Chapter Ten: The Gospel of Grace
Notes, Questions, and Reflections
Tuesday, November 28, 2017
In preparation for this week’s discussion, please think about the Basic Homework Questions as you read it. Mark in your copy of the book or in your notebook which paragraphs pertain to these questions for you. Include your thoughts as to how they pertain to it. You’ll be ready to engage in discussion with the Group.
Then come back to this page and check out the additional questions and thoughts from past courses that St. John’s MCC people have had about the chapter that are listed below....
“A former pastor on my staff with a master’s degree in counseling …, told me that at least 80 percent of his clients had problems that could be traced to bad theology. He said that erroneous ideas about God, Christ, and salvation were affecting people’s marriages, families, and their senses of self-esteem and self-worth. They even had difficulty worshipping God and feeling that He was receptive to it. Correcting these inaccurate theologies and images of God is a calling that must not be discouraged by the vicious resistance to the idea of Inclusion.
“Many religions simply interpret their fears of God as faithful reverence of Him. However, they have actually lost their ability to distinguish between faith and fear. They see them as inseparable. They are not. Fear has no place in a relationship where God’s grace has already guaranteed our salvation.” (p. 222)
Which passages or paragraphs interested or inspired you most from this chapter?
“John 1:29 says, ‘…Look, the Lamb of God who takes away the sin of the world!’” (p. 205) How does Pearson say that most Evangelical Christians interpret that passage?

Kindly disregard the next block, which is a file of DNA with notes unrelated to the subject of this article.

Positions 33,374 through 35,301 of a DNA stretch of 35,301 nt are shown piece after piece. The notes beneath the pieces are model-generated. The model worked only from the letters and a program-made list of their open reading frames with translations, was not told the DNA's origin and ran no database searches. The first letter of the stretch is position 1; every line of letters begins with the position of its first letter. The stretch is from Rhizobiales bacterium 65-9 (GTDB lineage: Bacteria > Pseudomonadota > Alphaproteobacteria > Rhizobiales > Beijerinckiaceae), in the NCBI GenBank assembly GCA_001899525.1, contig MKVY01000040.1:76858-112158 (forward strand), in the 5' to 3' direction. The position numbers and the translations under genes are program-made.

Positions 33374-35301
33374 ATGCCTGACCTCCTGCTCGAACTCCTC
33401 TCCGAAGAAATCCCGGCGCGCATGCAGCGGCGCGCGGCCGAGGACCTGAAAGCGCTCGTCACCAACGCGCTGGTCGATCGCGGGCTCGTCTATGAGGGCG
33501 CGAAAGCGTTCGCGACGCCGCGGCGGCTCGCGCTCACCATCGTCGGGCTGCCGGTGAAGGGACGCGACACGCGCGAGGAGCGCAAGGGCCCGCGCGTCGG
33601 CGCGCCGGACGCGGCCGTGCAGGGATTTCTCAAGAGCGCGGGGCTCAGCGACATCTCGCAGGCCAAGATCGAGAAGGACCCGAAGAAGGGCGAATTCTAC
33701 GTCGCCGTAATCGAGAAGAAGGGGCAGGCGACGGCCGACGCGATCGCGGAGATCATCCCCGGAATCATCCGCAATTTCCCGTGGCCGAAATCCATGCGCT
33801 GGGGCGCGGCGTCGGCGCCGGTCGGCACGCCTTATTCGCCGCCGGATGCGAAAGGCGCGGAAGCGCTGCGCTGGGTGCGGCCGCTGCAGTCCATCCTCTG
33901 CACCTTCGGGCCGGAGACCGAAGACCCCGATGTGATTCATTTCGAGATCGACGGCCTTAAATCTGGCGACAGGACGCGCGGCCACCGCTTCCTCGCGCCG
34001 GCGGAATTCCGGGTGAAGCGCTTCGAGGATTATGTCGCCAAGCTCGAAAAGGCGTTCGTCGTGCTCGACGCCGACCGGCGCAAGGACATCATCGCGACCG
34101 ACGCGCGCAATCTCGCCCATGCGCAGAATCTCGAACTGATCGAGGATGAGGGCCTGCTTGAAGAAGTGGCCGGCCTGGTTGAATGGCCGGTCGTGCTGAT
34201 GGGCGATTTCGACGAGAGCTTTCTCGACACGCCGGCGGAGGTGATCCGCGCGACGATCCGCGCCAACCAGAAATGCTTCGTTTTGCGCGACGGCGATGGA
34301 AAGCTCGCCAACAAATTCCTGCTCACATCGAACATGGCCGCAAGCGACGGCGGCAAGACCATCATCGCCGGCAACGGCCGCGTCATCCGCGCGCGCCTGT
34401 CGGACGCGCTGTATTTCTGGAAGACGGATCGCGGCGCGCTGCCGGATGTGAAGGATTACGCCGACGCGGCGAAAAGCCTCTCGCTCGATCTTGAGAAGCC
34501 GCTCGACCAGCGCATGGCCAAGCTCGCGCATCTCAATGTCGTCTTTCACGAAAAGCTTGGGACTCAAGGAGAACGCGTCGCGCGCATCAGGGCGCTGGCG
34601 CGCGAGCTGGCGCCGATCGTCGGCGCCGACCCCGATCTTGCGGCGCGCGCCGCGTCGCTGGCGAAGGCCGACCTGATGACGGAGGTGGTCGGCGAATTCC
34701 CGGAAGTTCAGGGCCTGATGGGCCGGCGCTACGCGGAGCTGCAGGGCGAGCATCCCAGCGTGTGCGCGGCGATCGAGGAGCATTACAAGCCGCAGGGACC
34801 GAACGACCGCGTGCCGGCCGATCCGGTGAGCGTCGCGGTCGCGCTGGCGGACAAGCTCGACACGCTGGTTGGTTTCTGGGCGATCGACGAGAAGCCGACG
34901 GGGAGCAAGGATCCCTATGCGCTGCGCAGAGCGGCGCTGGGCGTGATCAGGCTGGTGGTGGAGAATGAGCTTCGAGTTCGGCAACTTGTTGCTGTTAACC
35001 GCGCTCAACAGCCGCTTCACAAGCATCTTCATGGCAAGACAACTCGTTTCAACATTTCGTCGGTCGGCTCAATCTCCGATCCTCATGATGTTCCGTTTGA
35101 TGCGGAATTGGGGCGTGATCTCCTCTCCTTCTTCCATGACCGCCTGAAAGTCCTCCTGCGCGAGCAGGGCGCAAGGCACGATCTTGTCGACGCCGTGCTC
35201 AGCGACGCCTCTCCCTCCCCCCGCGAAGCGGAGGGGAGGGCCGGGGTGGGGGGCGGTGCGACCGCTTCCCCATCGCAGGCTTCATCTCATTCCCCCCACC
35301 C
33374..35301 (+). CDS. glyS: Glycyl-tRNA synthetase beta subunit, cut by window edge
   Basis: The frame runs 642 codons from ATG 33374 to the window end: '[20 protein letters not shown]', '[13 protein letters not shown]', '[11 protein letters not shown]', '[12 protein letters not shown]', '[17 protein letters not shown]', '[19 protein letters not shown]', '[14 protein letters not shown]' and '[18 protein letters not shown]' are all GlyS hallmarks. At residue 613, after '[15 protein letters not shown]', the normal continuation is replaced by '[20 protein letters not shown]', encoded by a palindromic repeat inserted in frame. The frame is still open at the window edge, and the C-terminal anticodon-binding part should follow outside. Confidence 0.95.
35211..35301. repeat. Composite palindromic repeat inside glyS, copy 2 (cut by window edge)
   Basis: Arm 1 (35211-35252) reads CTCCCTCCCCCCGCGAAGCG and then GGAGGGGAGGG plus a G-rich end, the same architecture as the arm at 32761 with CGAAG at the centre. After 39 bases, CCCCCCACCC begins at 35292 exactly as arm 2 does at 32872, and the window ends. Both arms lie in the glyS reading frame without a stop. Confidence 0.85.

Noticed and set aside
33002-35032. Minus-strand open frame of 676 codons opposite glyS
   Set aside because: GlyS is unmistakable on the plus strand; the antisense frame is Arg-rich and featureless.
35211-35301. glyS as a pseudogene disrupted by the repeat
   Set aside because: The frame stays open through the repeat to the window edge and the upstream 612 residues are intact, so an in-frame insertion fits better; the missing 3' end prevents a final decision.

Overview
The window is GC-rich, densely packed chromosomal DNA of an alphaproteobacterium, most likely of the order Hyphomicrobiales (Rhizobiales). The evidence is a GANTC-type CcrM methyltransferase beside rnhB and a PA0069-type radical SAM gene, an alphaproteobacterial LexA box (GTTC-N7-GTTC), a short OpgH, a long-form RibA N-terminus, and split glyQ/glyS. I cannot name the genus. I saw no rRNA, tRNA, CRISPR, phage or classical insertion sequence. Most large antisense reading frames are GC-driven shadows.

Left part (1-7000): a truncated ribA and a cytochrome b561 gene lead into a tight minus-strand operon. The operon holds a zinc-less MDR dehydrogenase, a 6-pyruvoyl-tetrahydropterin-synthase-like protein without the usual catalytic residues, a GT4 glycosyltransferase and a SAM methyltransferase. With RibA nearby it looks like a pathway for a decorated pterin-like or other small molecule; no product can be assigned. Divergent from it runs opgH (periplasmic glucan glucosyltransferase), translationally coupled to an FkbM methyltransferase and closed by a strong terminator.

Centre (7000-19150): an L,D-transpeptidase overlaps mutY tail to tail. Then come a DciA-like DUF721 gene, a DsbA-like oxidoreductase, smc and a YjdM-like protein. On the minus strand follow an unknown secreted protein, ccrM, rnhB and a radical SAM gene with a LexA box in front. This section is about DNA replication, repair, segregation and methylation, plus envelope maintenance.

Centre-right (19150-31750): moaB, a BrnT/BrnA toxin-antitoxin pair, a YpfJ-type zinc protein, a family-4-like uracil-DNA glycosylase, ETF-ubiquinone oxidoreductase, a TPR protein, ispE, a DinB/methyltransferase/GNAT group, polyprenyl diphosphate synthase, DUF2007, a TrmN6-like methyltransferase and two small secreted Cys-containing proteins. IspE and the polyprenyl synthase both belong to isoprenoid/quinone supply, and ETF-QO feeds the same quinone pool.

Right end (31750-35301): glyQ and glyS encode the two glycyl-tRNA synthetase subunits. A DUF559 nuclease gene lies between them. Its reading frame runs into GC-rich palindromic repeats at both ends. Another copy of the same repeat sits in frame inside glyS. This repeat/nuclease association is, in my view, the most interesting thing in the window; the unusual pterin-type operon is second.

On page 207, Pearson says, “Idolatry means that anything other than God becomes the center of our lives.” Is that the same meaning you have for the word?
Pearson describes some of the things that people “must do to be saved” on page 209. What are they? Are they genuine requirements from God?
Thomas Merton said, “’Grace is difficult to believe and difficult to accept. We want so desperately to believe that God loves unconditionally, yet we keep adding conditions. ‘Okay, fine,’ we say reluctantly, ‘but once we accept God’s grace, we’d better get our act together. We had better be successful or we won’t be worthy of his grace.’ We cannot believe God can grace even our ‘failures.’’” (p. 209) Have you heard similar statements? Have you agreed with people on that in the past? What about now?
I love Pearson’s statement near the bottom of page 209: “In many ways, religion in general (and Christianity in particular) has become the number one proponent of bigotry.” Please share some specific examples of religious bigotry you have experienced first hand.
“Grace is the gift of empowerment and [of] evolving into our highest selves.” (p. 210) How does that work?
What is grace? Pearson gives a good explanation on pages 218 through the end of the chapter.
Why do you think people have held that it is important to believe that God is still keeping score of our sins and shortcomings?
Is this a different God from the one people knew in Old Testament days? (p. 220-221)
How can we help people to understand that God’s grace has already been given to them?